Here’s What The Horns Sounding on a Cruise Ship Mean

You’re on your cruise ship. The entire week is ahead of you. You’re excited about the exotic ports of call, the food, the shows… and yes, the time off from email and the cell phone. You have a drink in your hand. You’re in paradise.

And then… HOOOOOOOOOOOOONNNNNNNNKKKKKK. HOOOOOOOOOONNNNNNKKKKKK.

The ship’s horn sounds loudly. It’s enough to scare you half to death.

While the horns on a cruise ship may surprise you, they are an extremely important aspect of sailing. The ship’s horns harken back to a day before radios and loudspeakers. They serve as communication with other boats in the area, telling them what the cruise ship is planning to do. Without the horn signals, the risk of a collision would be much greater.

So what do they mean?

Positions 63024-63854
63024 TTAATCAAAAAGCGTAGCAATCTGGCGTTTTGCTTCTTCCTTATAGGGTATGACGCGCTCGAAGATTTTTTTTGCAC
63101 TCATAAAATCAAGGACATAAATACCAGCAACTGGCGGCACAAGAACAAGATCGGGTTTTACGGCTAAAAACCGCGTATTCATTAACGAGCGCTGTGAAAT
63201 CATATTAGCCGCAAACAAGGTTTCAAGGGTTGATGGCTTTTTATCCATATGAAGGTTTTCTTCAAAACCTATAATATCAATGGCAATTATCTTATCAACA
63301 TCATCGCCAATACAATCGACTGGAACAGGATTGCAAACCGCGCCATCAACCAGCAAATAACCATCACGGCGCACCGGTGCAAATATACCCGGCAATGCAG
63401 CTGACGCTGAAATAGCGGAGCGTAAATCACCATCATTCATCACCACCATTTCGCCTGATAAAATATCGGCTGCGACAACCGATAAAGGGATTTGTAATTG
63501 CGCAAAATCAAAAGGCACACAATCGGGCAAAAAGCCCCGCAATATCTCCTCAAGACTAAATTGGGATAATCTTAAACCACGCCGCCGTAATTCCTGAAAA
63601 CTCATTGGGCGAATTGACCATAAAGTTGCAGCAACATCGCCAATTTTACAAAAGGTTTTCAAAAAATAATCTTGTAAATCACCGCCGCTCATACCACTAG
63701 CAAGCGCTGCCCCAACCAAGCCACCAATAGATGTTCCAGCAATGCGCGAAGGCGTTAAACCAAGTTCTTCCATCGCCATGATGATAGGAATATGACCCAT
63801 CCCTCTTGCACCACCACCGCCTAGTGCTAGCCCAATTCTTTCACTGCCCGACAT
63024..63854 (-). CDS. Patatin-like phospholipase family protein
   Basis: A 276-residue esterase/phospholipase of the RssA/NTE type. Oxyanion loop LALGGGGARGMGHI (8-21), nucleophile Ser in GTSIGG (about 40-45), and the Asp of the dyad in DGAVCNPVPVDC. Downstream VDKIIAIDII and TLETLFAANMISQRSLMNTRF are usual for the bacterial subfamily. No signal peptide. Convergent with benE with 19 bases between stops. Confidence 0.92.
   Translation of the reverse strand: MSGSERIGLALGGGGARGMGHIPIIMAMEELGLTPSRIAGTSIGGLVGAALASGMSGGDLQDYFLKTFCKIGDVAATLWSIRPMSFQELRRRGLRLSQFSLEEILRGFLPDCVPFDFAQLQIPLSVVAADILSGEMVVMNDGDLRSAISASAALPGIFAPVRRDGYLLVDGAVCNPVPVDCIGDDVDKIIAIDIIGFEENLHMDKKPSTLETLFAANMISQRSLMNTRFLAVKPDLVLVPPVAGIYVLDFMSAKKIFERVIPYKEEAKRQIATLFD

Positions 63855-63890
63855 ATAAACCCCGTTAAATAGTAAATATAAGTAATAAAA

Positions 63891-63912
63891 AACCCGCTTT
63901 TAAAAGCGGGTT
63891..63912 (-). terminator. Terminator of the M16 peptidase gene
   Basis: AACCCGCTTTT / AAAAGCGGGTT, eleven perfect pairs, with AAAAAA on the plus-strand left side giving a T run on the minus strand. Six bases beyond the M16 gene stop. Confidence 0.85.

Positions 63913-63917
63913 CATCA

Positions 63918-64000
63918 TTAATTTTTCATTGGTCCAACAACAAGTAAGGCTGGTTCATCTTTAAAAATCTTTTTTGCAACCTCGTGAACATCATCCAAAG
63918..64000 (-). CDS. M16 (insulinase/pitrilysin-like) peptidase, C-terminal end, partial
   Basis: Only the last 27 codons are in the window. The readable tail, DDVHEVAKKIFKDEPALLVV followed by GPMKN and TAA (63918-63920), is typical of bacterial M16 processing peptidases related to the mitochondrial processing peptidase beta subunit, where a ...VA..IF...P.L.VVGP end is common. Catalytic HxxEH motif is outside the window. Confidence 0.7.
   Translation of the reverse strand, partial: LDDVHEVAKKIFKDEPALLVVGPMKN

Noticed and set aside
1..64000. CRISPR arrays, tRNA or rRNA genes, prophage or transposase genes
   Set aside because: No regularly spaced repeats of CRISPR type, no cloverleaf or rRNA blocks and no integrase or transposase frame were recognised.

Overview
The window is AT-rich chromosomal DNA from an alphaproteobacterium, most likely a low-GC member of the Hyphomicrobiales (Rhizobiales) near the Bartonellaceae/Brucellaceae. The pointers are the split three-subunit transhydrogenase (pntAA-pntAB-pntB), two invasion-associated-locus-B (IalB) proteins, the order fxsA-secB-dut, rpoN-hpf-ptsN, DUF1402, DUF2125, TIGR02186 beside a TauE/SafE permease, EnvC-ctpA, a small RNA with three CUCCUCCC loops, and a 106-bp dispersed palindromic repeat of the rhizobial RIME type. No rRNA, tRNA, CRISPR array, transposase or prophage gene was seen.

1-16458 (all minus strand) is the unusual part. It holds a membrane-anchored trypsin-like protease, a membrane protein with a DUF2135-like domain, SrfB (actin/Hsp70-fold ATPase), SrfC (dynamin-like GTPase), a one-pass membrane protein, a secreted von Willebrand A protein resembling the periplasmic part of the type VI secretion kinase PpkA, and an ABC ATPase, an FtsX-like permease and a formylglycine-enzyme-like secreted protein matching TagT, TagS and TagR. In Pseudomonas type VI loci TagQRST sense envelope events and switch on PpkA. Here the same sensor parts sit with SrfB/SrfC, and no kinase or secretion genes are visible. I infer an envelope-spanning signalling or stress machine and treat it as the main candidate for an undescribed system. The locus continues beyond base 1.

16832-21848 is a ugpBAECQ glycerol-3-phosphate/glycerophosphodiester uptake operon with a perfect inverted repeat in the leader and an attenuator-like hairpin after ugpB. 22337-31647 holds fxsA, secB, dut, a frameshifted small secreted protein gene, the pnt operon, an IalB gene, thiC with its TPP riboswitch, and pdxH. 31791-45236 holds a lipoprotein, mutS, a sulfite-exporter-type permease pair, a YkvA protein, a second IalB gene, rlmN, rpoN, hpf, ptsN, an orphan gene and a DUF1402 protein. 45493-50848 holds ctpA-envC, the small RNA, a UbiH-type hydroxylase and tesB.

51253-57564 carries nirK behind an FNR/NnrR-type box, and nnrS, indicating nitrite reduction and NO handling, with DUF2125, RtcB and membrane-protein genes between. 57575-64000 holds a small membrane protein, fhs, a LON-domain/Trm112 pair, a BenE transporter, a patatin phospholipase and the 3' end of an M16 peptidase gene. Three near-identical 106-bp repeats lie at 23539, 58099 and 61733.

As you would guess, different horns have different meanings. We’ve broken down the horn signals with what they mean below.

Inland Waters (Near Port)

One short blast = Changing course to starboard (right)
Two short blasts = Changing course to port (left)
Three short blasts = Operating in reverse
Five short blasts = Danger signal
Two long blasts = Leaving berth

Open International Waters

One short blast = Passing on ship’s port side
Two short blasts = Passing on ship’s starboard side
Three short blasts = Operating in reverse
Five short blasts = Danger signal

In addition, ships will also sound their horns for other reasons; most notably in low visibility. This will usually involved regular bursts of sound to let other ships in the area know that the cruise ship is there.

And when a cruise ship makes this sound? Well, that’s just them blowing off a little steam.